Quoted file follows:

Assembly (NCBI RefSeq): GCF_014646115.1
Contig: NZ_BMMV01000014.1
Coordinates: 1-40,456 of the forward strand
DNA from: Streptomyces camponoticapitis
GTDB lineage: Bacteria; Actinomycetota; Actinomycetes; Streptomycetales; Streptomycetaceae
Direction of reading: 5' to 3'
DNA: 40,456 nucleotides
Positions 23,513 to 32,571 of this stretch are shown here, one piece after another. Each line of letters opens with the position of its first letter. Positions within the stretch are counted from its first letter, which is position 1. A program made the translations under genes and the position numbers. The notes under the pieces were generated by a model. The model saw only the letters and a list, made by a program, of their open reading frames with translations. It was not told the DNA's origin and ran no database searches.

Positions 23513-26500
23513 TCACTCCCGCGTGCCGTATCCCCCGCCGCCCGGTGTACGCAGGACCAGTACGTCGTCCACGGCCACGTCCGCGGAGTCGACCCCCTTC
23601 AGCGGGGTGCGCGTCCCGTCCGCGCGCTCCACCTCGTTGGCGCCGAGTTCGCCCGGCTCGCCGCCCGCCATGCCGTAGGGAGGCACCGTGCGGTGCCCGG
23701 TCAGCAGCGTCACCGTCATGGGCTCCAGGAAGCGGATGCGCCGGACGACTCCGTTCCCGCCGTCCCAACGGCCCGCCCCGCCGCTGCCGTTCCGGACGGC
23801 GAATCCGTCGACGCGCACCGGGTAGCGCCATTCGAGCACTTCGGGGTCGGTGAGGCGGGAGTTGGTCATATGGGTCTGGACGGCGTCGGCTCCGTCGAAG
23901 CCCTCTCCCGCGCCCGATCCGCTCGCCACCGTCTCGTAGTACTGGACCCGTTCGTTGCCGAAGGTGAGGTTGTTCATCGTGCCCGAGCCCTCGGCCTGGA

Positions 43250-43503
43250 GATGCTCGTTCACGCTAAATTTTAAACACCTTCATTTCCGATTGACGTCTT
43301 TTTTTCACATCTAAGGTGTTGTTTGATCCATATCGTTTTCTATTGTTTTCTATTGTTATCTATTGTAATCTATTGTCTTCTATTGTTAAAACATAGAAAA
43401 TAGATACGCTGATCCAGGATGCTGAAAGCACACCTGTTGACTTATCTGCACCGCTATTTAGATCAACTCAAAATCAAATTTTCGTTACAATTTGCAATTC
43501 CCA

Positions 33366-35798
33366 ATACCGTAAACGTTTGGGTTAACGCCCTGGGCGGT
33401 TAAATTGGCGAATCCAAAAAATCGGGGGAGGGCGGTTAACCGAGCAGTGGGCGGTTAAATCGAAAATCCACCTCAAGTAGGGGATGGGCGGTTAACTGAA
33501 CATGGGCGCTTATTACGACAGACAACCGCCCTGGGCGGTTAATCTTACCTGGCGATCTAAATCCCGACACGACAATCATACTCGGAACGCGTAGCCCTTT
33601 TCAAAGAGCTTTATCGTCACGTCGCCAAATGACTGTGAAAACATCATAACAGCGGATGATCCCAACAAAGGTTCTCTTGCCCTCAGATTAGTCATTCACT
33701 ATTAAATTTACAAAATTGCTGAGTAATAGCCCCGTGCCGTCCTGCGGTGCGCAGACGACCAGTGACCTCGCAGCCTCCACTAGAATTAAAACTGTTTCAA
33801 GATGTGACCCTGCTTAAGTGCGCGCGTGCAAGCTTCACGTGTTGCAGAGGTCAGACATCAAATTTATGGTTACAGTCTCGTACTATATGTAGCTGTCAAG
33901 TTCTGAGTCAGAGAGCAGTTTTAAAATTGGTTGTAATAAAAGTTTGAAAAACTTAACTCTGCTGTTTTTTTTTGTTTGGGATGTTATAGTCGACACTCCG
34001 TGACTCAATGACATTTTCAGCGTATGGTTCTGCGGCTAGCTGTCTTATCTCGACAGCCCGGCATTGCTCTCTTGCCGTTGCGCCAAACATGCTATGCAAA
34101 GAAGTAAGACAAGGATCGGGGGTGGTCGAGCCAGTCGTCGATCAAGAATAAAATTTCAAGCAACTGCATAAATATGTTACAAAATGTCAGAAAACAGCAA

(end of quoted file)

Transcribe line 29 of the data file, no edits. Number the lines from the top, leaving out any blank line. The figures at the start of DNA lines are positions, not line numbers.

34101 GAAGTAAGACAAGGATCGGGGGTGGTCGAGCCAGTCGTCGATCAAGAATAAAATTTCAAGCAACTGCATAAATATGTTACAAAATGTCAGAAAACAGCAA